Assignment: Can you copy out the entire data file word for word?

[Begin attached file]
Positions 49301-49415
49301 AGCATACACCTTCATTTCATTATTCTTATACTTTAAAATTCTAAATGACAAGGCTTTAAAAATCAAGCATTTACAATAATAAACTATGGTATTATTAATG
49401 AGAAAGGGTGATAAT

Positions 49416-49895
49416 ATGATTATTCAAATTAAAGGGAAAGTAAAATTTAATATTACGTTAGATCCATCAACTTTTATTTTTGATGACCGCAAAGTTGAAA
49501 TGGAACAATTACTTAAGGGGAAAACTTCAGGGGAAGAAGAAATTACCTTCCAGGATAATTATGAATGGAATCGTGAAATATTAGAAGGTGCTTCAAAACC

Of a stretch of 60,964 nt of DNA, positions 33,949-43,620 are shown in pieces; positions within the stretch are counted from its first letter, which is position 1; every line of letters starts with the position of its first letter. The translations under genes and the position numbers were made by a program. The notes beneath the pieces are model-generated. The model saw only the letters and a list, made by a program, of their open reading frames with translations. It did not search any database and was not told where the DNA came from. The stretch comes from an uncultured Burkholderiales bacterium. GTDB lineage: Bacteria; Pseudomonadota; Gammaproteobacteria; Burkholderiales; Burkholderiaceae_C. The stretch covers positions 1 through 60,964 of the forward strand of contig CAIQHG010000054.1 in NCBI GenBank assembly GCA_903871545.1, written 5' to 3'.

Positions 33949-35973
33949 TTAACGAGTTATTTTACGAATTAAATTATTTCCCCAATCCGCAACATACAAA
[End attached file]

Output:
Positions 49301-49415
49301 AGCATACACCTTCATTTCATTATTCTTATACTTTAAAATTCTAAATGACAAGGCTTTAAAAATCAAGCATTTACAATAATAAACTATGGTATTATTAATG
49401 AGAAAGGGTGATAAT

Positions 49416-49895
49416 ATGATTATTCAAATTAAAGGGAAAGTAAAATTTAATATTACGTTAGATCCATCAACTTTTATTTTTGATGACCGCAAAGTTGAAA
49501 TGGAACAATTACTTAAGGGGAAAACTTCAGGGGAAGAAGAAATTACCTTCCAGGATAATTATGAATGGAATCGTGAAATATTAGAAGGTGCTTCAAAACC

Of a stretch of 60,964 nt of DNA, positions 33,949-43,620 are shown in pieces; positions within the stretch are counted from its first letter, which is position 1; every line of letters starts with the position of its first letter. The translations under genes and the position numbers were made by a program. The notes beneath the pieces are model-generated. The model saw only the letters and a list, made by a program, of their open reading frames with translations. It did not search any database and was not told where the DNA came from. The stretch comes from an uncultured Burkholderiales bacterium. GTDB lineage: Bacteria; Pseudomonadota; Gammaproteobacteria; Burkholderiales; Burkholderiaceae_C. The stretch covers positions 1 through 60,964 of the forward strand of contig CAIQHG010000054.1 in NCBI GenBank assembly GCA_903871545.1, written 5' to 3'.

Positions 33949-35973
33949 TTAACGAGTTATTTTACGAATTAAATTATTTCCCCAATCCGCAACATACAAA